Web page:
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October 2nd, 2019

Killing Your Customer’s Trust, One Improvement At A Time

For decades…ever since I was a teenage boy…Kodak HC-110 has been my developer of choice for black & white film. I have used it to excellent results on Kodak films, and Fuji Neopan, and Agfa and Rollie films. I’ve used it for so long I know it instinctively.

No more. I’ve just been informed on one of the photography groups I follow, that Kodak is selling a “new and improved” formulation of HC-110. The big difference? They omit a step to remove water from the concentrate. This effectively nullifies one of the big advantages of that particular developer: the concentrate had an insane longevity so long as you didn’t open the bottle. Otherwise it is the same formula. You get the same developer you always did when you dilute the concentrate to working solutions.

They’re saying they did it out of “environmental concerns”. However, they’re still selling the original concentrate in Europe. So you have to suppose the environment in question was Wall Street, yet again. Dig it…Kodak degraded the longevity of a product that’s been favored by many photographers for generations, to move more product. And there goes my trust.

I’m still not feeling well, but I just now took an emergency walk over to Service Photo hoping to snatch up the last of the old concentrate, but Kodak beat me too it. The shelf there is full of the new, where before they only stocked one or two bottles at a time of the original. So I guess I’m done with it. I don’t care that it’s the same thing going into the tank. I care that Kodak doesn’t care about the quality of its products anymore if higher quality means fewer sales. Trust is gone, and with it my business.

I still have two bottles of the original concentrate left. Kodak ticked me off a few years ago when they started selling it only by the liter instead of the pint, which meant I ended up wasting a lot of it. I don’t want to risk separating the liter bottle into smaller ones because once you open that bottle it starts absorbing moisture from the air and that’s what kills its longevity. Water activates HC-110 concentrate. Stick an exposed piece of film into the concentrate and nothing happens. It needs water. But once it gets it in any amount the clock starts ticking. Well…ticking faster. Much faster.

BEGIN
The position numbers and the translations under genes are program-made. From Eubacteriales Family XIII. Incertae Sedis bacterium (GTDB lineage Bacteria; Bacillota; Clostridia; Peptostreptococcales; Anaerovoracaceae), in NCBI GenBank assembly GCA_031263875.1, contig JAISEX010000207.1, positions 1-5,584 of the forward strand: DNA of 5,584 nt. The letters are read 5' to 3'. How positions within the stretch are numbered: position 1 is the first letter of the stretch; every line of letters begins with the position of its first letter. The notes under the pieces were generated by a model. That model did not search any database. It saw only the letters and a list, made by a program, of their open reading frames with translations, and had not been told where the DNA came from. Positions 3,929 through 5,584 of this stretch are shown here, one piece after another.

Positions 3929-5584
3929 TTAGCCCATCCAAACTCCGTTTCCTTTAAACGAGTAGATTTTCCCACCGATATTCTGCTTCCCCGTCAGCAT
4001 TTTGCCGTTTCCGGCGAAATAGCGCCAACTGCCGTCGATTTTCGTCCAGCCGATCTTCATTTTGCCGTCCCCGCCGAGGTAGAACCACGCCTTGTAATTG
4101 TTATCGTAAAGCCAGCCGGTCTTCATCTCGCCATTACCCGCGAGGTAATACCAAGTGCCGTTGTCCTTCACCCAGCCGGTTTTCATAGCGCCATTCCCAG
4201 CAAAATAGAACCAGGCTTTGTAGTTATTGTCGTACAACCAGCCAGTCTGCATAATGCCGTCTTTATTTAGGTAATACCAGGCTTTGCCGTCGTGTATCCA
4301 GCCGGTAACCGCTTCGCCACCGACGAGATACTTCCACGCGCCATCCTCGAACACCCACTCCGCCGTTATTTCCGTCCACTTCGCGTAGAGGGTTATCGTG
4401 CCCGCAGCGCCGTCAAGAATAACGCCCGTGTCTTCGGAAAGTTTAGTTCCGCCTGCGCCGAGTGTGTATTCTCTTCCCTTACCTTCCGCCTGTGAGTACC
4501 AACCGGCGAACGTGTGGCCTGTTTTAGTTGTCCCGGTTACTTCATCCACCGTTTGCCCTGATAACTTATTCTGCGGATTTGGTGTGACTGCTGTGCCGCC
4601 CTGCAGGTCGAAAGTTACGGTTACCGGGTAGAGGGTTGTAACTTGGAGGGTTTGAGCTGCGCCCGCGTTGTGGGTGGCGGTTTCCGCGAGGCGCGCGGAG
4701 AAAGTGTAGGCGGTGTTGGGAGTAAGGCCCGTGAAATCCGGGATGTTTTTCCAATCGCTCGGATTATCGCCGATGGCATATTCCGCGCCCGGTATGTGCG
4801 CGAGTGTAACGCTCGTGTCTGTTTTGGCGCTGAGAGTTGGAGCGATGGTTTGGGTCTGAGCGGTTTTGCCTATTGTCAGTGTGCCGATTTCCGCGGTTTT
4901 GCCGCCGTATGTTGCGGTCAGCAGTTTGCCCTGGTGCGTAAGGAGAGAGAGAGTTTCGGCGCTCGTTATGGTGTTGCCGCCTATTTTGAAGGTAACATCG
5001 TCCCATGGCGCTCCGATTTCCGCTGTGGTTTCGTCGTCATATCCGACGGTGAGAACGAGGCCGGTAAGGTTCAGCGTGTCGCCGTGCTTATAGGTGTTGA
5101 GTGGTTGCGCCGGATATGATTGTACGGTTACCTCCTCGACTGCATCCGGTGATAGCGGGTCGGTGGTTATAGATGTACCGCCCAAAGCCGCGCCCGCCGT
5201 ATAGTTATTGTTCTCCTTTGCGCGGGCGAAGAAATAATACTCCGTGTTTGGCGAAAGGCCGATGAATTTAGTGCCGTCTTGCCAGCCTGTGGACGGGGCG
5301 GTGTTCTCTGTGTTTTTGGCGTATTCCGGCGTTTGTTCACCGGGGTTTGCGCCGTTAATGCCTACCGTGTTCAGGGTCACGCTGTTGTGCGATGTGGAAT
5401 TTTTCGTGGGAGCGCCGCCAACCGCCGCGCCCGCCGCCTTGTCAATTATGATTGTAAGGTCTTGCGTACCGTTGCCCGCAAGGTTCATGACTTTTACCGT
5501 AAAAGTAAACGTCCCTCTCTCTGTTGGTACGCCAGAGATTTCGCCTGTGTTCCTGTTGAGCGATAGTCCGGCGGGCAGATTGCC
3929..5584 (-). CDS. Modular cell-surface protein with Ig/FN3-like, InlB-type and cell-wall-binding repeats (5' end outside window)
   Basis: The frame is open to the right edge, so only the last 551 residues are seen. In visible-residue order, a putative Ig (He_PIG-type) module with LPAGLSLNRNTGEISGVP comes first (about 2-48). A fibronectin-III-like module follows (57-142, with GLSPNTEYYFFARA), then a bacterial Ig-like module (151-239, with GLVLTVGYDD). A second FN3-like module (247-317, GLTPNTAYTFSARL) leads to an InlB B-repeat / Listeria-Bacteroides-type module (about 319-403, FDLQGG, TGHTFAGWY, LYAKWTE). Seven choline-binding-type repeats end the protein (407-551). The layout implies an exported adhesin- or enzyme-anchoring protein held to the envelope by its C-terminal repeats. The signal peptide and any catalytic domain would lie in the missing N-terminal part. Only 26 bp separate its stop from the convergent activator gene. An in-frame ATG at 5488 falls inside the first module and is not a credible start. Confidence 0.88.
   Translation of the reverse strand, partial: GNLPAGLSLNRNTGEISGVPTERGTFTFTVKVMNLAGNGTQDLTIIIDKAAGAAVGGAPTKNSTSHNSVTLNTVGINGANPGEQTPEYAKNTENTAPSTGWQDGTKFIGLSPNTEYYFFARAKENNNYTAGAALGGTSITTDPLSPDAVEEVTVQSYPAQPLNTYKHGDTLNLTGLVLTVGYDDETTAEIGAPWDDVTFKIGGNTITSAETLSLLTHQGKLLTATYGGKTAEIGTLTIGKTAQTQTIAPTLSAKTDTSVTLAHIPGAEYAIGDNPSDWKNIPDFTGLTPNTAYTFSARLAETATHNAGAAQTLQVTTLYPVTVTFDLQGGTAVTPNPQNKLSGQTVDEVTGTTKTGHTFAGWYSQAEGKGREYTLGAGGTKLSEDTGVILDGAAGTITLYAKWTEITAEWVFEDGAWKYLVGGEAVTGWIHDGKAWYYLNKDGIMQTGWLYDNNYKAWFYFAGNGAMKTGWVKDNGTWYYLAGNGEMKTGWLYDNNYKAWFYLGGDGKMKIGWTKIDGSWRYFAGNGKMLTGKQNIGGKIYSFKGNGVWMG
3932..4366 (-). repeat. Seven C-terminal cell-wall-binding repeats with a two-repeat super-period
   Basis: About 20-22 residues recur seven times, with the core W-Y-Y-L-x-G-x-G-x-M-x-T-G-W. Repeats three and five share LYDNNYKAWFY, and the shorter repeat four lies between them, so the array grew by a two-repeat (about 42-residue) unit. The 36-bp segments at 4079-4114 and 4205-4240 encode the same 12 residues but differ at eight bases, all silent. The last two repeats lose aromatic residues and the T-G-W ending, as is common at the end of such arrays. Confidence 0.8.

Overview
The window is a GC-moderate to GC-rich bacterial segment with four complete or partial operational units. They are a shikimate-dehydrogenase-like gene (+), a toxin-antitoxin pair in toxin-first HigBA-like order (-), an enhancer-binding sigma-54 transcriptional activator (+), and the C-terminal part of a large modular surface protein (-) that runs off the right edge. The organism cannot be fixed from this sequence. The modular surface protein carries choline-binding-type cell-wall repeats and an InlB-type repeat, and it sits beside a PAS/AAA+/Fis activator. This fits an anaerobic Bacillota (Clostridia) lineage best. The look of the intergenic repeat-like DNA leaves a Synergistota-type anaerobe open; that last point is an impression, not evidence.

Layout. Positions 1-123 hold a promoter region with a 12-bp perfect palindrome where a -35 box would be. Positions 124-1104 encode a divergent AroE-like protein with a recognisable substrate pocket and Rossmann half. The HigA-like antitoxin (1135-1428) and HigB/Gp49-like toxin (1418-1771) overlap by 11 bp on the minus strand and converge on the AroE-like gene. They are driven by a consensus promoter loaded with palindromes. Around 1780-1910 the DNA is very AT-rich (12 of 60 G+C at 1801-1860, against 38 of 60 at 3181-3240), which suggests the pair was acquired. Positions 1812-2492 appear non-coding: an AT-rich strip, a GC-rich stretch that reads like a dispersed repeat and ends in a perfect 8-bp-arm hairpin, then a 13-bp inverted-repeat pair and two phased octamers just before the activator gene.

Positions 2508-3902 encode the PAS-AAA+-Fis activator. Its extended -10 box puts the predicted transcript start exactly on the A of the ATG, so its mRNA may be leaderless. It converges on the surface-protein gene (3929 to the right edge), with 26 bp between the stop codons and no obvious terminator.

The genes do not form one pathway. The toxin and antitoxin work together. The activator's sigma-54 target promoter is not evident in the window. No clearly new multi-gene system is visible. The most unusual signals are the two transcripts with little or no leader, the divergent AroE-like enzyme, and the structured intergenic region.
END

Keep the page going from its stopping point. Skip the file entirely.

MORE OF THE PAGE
Watching to see what the other photographers head to as substitutes.

by Bruce | Link | React!

May 23rd, 2016

Like A Good Neighbor, State Farm Will Pick Your Pocket…(continued)

Seriously starting to consider consulting with a lawyer about State Farm Insurance and Scott Garvey, the agent(s) that’s been screwing around with me.

1) I got a letter from the Maryland Insurance Administration concerning my protest of their rate hike on my policy, for damage to my car while it was parked in front of my house, that was caused by a neighbor. State Farm (you may recall) said they were raising my rate because they had to pay out. Yes, because I chose to work the claim through them rather than the other agency I did not trust. But they got their money back from the other agency, including my deductable. So the MD Insurance Administration apparently got them to agree to roll it back and refund the extra.

Well, it’s been two months and not only have I not seen a refund, the next six month bill came last week and it is Even More than the previous one. So soon I will be sending another letter to the MD Insurance Administration, basically telling them that State Farm is giving them the finger.

2) Whilst shopping for another insurance carrier, I discover that State Farm posted my claim to the Lexus-Nexus database as an “accident” claim rather than a “comprehensive” claim. That’s significant because “accident” raises the rates other agencies will quote me. But since the car was parked when it happened it should have been posted as “comprehensive”. So I’ve been given a number to call Lexus-Nexus and now I have to challenge that too. Which of course I will.